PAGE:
Former suspect in PERH chief doctor attack: I had alibi
A man detained as a suspect in an attack on a senior doctor last week said that the police released him quickly, as he had an alibi.
"I was released because my solicitor Yaroslav Radziwill presented video footage, which showed that I couldn't be near PERH at the time of the attack because I was meeting a client," Vetserinen said. He had been held overnight last Thursday to Friday.
North Estonia Medical Centre's (PERH) chief doctor Peep Talving, was attacked last week as he sat inside his car outside PERH by an as-yet unidentified assailant, who threw a liquid, reportedly urine, at the doctor, before fleeing. One of Talving's car tires was also punctured in the incident, it is reported.
Vesterinen, a well-known anti-masker, said that it can be seen that he was in a client's office between 6 p.m. and 8 p.m. Talving was attacked at around 7 p.m.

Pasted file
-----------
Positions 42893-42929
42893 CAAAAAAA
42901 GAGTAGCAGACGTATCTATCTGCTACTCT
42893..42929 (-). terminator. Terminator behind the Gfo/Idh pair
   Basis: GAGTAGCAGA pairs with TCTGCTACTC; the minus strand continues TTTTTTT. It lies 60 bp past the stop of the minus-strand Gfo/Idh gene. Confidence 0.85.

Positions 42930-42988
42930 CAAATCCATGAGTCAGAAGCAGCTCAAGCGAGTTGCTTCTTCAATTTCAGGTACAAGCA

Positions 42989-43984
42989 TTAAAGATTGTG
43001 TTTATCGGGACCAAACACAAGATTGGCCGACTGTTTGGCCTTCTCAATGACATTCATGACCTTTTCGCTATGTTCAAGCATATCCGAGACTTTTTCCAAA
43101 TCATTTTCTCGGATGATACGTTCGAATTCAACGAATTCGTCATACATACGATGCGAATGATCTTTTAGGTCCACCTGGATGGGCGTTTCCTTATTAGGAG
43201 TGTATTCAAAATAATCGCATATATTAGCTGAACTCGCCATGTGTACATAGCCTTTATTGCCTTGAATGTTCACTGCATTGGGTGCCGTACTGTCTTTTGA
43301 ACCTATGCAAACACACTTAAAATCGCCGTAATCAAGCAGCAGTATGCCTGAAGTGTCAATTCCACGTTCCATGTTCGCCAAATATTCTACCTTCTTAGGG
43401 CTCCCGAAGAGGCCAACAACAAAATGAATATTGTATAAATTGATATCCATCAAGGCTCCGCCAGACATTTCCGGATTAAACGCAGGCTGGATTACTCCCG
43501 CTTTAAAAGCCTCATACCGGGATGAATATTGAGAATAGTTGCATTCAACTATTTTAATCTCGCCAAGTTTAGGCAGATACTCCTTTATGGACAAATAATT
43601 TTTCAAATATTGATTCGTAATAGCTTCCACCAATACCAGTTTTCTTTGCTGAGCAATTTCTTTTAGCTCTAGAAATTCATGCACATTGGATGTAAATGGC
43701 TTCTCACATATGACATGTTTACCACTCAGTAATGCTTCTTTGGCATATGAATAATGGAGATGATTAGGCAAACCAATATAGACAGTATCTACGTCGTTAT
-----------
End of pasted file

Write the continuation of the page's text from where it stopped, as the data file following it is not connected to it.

The video cameras were set up in the first place because sale and purchase transactions are made there. The building only has one entrance, Vesterinen added.
Vesterinen said that he doesn't remember when he was the last present in the Mustamäe district, where PERH is located.
As to a home search conducted by the police, Vesterinen said that it all took place cordially, with only a pair of winter boots taken away.
The police took nothing from Vesterinen's office, he says.
Police detained Vesterinen on Thursday, February 4, and released him the next day as part of an investigation into the attack on PERH's chief doctor Peep Talving. Vesterinen, a lawyer, was recently in the media following a lengthy phone conversation with Irja Lutsar, head of the government's coronavirus scientific council. The conversation in turn came at a time when Lutsar was seeing plenty of attacks made via social media. Peep Talving is also a member of the scientific council.
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Editor: Roberta Vaino